Business meals in Germany are quite common but they often don’t take place until the most important part of negotiation has been concluded. Business partners meet on a professional basis and too private topics are mostly excluded. However, it is not unusual to talk about hobbies or spare
time activities, e.g. holiday destinations or sports. Topics to be avoided during small talk with Germans are religion and politics as well as direct questions regarding marital status or children. Still, if you and your conversational partners happen to come across such topics as for example what kind of school is best for children feel free to talk about your family life – it might even be an opportunity to create a somewhat personal link to your business partners.
As private life and work-life are normally separated in Germany, there are hardly any after work activities linked to work as this life sphere is preserved to privacy.
In Germany, seating arrangements aren’t of any great importance. The team leader or senior manager being the highest in the hierarchy always sits at the head of the table. Maybe the second person in the hierarchy will sit next to the most senior. The rest of the invitees can sit wherever they like. Otherwise, you would find nametags on the table.
In general, small talk is not very important in Germany. Good small talk topics are the arrival, the hotel, traditional food or touristic topics. However, you will find, that small talk in Germany tends to be rather short and not too personal. If you have met already several times or if you are having dinner together with your business partners, it is quite common to talk about hobbies or spare time activities, e.g. holiday destinations or sports.
Bill and tip
German etiquette says that the person making the invitation should pay the bill. A fight for the bill will not be considered generous or polite. On the contrary, a strong persistence could either result in an offence or be accepted as an invitation immediately.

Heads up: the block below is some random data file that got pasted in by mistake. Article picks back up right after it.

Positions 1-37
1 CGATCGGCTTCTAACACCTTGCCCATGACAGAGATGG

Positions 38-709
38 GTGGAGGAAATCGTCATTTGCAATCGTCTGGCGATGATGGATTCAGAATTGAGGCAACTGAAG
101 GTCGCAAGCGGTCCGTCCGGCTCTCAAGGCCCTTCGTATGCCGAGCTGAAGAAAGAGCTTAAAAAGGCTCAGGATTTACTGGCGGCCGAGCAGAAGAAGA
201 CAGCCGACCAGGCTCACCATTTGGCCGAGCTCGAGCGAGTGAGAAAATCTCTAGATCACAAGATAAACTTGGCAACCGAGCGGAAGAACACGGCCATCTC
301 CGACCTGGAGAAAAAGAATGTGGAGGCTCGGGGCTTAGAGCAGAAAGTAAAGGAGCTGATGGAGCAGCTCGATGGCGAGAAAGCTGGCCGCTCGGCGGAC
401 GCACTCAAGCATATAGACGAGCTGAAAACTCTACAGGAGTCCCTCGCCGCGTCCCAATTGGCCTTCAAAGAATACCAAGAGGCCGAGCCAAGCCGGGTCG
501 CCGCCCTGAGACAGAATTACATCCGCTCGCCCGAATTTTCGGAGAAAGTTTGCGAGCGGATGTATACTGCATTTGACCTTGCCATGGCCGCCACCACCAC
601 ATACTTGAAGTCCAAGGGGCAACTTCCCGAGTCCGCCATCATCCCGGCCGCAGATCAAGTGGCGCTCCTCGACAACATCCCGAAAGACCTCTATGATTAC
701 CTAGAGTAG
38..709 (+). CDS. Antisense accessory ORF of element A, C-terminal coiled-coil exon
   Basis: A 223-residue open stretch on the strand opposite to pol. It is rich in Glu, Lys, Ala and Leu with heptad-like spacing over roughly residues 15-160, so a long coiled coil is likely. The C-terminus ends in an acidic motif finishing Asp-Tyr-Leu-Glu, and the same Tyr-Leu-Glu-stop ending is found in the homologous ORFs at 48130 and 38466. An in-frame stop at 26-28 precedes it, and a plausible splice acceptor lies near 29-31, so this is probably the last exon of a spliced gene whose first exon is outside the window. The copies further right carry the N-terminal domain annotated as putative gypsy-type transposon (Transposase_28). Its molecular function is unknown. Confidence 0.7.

When colleagues go out for a business lunch it often happens that they just split the bill. For restaurants and taxis, a tip of 10 % or slightly less is sufficient. Tips in restaurants are not left on the table after the payment but are included in the sum you give to the waiter directly. If you don’t have the right amount ready tell the waiter the amount you would like to pay when handing him over your money.
Business meals in Germany will end with an expression of thanks, brief summary and an outlook on the next steps. A formal handshake symbolises the end of the meeting.
Most of the time you will receive a written summary of the meeting after the event.
There is a clear distinction between work and private life in Germany. Therefore, after-work activities are not normally linked with work or business as they are part of German leisure time.
Exceptions are teambuilding activities, corporate summer festivals or Christmas events. However, German employees consider such events to be extended working time. It may happen that colleagues will go out and have a beer together after work. Still, this is not common and should therefore not be expected.
Due to the separation of work and leisure, private invitations are rather uncommon in the German business world. The German saying: ›Dienst ist Dienst und Schnaps ist Schnaps‹ (Work is work and schnapps is schnapps) shows the clear division of life spheres.
Cultural and entertainment programmes
Your German business partners will arrange a cultural and entertainment programme according to tourist aspects. You are likely to do some sightseeing and visit a restaurant with local specialities.
Private leisure activities are unlikely to be on the agenda in a business context. When hosting German guests, make sure that they always have some spare time at their disposal.